What the FT’s outgoing biz editor learned from the crisis
Sarah Gordon, the outgoing business editor at The Financial Times, writes about what she learned in her nearly 20 years at the business newspaper.
Gordon writes, “At the FT as elsewhere, we had missed most warning signs. Looking back on what I wrote for the FT’s Lex column in the run-up to the crisis I am struck by my — and colleagues’ — relative complacency. I warmly praised the decision by Spain’s construction companies to diversify overseas (a leading cause of their downfall), and forecast an “undramatic” divergence in European sovereign debt spreads. We thought we were sceptical observers, pointing out dangers that others were not clever enough to spot. Maybe not . . .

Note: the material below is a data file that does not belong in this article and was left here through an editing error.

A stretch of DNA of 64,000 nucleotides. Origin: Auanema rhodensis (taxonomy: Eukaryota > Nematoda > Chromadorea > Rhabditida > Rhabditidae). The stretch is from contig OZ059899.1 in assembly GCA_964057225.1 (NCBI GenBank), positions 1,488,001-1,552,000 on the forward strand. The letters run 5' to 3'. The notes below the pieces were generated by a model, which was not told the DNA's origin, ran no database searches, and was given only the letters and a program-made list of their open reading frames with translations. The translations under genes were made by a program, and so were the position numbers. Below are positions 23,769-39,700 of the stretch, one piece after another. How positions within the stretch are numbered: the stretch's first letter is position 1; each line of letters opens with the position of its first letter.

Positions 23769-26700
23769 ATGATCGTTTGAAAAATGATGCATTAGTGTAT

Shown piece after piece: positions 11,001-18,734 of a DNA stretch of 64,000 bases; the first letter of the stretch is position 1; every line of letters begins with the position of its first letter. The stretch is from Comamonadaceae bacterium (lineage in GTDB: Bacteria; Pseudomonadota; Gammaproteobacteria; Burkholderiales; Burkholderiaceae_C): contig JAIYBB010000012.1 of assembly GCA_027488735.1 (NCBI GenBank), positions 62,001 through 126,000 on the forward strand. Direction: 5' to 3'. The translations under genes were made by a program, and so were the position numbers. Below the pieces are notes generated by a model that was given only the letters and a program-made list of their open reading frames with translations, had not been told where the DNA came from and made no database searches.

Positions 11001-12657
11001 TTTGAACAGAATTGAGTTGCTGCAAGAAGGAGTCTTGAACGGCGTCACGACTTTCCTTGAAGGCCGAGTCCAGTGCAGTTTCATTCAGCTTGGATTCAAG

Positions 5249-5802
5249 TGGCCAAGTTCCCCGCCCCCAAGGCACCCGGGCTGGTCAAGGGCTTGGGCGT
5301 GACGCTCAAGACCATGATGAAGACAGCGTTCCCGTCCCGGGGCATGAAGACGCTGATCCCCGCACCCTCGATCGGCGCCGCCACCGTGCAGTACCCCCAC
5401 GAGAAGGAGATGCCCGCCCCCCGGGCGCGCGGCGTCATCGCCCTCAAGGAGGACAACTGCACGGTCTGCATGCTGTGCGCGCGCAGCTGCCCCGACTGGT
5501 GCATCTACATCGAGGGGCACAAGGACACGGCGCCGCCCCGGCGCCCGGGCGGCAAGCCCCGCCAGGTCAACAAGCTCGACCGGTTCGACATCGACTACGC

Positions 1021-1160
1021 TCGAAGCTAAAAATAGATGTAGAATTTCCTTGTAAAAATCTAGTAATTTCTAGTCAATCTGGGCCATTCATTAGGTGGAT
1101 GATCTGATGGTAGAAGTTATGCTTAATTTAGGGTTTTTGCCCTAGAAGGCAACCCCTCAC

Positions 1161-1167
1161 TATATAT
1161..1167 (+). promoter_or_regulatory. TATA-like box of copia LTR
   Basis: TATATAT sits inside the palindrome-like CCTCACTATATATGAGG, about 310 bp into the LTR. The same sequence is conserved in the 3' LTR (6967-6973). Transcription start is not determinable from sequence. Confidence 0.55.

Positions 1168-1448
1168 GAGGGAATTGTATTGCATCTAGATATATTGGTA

“This was a salutary moment for me, because it reinforced a lesson I had been learning since working in the City of London and on Wall Street in the 1990s: that the failures which led to the crisis were more of behaviour and character than of financial instruments or processes. The tales of casual greed and of ordinary people misled and deceived by irresponsible bankers are familiar. But there was one element to the crisis that I have seen repeated in many different forms: overweening power. In the business world this breeds all sorts of crises, from the personal to the systemic.”
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